Negotiations between the world's three largest platinum producers and the majority union have stalled as protest actions ensue in the North West.
The mineworkers' union is back at the table with platinum producers in an attempt to end the now two-week mineworker strike.
Government-led talks between major platinum mines and dominant union Amcu have resumed in Pretoria as the strike enters its third day.
An estimated 100 000 miner workers affiliated to Amcu went on strike on Thursday to demand major wage increases.
Amcu members demanding a R12 500 minimum wage, have downed tools at Amplats, Implats and Lonmin mine in the North West.
While Solidarity says a strike by Amcu members would yield no results, the labour minister says the market is entering a turbulent period.
At least 70 000 Amcu members plan to down tools at the country's biggest platinum mines on Thursday.
The rand has dropped to fresh five-year lows as majority union Amcu decides whether to strike at the country's three biggest platinum mines.
Amcu has received permission to strike at Lonmin over demands for a minimum basic wage of R12 500 per month for its members.
As the former majority union, the NUM now falls very short of representing enough works to allow it organisational rights at the platinum mine.
If the platinum miner disputes the action, the union may bring an urgent application before the labour court.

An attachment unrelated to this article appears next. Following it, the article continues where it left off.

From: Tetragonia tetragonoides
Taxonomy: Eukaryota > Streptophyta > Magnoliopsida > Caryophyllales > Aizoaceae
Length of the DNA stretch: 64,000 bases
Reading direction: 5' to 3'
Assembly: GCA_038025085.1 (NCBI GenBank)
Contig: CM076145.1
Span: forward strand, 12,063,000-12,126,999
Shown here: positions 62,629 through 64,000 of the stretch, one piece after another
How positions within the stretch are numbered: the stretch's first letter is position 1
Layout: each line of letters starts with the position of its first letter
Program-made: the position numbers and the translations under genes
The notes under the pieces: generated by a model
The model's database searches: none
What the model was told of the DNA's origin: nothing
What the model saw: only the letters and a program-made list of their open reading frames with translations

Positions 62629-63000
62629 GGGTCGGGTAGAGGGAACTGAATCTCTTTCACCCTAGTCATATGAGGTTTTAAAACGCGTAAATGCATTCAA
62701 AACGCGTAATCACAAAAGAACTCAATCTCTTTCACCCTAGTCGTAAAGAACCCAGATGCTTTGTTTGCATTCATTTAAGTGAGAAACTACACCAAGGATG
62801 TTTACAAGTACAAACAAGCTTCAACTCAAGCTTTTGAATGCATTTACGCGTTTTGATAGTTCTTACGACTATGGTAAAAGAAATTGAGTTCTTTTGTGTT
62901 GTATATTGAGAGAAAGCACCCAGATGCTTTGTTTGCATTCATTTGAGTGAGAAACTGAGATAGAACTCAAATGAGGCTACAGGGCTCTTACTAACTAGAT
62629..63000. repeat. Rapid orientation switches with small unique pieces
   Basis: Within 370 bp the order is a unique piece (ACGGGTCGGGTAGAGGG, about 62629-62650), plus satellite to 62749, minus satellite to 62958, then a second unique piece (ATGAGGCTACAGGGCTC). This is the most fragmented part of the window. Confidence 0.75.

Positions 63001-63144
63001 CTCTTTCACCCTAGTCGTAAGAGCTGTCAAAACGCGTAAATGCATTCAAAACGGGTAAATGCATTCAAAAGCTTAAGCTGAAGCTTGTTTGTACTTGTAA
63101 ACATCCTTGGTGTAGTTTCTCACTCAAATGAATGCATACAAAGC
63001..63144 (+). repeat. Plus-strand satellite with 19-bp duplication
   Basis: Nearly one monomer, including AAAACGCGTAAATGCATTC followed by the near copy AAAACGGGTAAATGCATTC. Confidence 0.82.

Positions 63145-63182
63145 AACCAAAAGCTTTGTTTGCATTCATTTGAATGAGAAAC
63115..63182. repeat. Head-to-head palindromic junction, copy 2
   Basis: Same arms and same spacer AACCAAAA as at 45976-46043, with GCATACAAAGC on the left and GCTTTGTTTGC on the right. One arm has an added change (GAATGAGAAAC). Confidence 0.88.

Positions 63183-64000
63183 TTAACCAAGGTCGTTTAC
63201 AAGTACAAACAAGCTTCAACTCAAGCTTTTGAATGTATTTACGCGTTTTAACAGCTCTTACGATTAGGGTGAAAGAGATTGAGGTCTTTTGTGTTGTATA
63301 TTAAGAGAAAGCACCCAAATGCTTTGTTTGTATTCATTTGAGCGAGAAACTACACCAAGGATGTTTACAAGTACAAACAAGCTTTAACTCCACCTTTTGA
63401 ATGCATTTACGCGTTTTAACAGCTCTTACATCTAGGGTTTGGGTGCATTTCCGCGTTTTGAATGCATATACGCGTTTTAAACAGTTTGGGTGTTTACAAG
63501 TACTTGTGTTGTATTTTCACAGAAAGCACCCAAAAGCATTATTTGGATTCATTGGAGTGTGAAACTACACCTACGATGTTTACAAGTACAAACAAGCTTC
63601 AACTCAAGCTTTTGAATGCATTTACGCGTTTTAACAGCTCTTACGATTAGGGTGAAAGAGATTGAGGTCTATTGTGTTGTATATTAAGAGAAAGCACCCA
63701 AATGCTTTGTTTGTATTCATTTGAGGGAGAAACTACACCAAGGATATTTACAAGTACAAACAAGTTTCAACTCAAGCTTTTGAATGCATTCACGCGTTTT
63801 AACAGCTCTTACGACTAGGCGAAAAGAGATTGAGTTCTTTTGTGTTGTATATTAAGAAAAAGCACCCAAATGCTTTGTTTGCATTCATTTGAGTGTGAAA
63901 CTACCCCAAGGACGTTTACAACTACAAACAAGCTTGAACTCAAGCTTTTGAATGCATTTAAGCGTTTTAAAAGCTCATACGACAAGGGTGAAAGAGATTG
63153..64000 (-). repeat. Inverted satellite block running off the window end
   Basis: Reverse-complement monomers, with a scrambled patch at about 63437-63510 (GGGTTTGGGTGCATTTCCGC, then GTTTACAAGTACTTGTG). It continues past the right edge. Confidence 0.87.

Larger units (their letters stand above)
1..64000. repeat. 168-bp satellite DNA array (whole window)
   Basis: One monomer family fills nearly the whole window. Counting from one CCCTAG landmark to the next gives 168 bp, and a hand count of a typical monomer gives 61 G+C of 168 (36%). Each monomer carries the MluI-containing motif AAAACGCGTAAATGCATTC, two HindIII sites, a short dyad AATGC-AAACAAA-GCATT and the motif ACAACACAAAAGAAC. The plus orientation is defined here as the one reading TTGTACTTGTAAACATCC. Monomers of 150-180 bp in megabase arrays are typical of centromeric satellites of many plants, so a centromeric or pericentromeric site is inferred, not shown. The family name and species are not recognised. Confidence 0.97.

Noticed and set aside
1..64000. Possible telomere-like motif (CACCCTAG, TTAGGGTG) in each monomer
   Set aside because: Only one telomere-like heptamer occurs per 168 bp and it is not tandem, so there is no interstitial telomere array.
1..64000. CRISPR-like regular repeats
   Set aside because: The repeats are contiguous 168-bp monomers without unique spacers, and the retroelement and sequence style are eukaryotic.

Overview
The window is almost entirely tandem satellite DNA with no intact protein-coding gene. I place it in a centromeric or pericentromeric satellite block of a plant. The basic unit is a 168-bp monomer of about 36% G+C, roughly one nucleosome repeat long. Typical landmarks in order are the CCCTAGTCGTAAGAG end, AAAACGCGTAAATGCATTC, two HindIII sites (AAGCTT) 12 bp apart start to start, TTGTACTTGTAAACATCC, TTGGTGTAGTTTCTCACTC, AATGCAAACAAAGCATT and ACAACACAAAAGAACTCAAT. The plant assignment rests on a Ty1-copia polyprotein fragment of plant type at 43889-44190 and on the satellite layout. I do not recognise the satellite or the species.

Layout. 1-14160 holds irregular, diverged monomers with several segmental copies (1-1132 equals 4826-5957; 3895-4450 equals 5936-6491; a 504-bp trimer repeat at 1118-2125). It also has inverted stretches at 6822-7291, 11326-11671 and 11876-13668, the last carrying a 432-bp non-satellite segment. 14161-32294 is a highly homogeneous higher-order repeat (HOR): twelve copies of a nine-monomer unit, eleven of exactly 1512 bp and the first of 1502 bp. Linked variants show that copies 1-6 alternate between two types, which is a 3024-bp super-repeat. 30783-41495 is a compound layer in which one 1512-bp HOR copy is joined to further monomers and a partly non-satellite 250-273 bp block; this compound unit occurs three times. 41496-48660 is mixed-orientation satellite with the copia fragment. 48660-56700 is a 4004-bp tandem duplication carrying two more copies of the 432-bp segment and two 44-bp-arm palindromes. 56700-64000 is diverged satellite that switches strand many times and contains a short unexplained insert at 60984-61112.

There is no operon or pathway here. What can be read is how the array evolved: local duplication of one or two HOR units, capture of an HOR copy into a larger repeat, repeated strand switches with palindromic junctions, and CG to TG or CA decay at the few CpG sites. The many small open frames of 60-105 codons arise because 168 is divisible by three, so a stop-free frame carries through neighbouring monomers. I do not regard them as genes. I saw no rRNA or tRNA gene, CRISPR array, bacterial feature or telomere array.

Amcu has threatened to serve a 48-hour strike notice if they don't get what they want by Wednesday, but Lonmin says an agreement can be reached.
The largest labor union at Lonmin will serve a 48-hour strike notice if an agreement is not reached on recognising it as the majority union.
The National Union of Mineworkers is up against the wall as it cries conspiracy since eight of its members have been suspended over fraud allegations.
Deadly rivalry between the two unions at the Lonmin mine was further stoked after eight workers were suspended over alleged union membership fraud.
Lonmin has back-pedalled on its agreement to give the NUM until July to vacate its Marikana offices, pushing the deadline up to May 31.
Lonmin has appointed Anglo American Platinum's Ben Magara as its new chief executive as it strives to rebound from last year's wave of deadly strikes.
The Farlam commission of inquiry has made an appeal to the media to hand over any unseen footage of the August 16 shooting at Marikana, North West.
Lonmin says it's trying to change, but union infighting continues to plague the mine.
Despite a strong recovery from last year's Marikana tragedy, tension between labour unions Amcu and NUM hinder Lonmin platinum mine's output levels.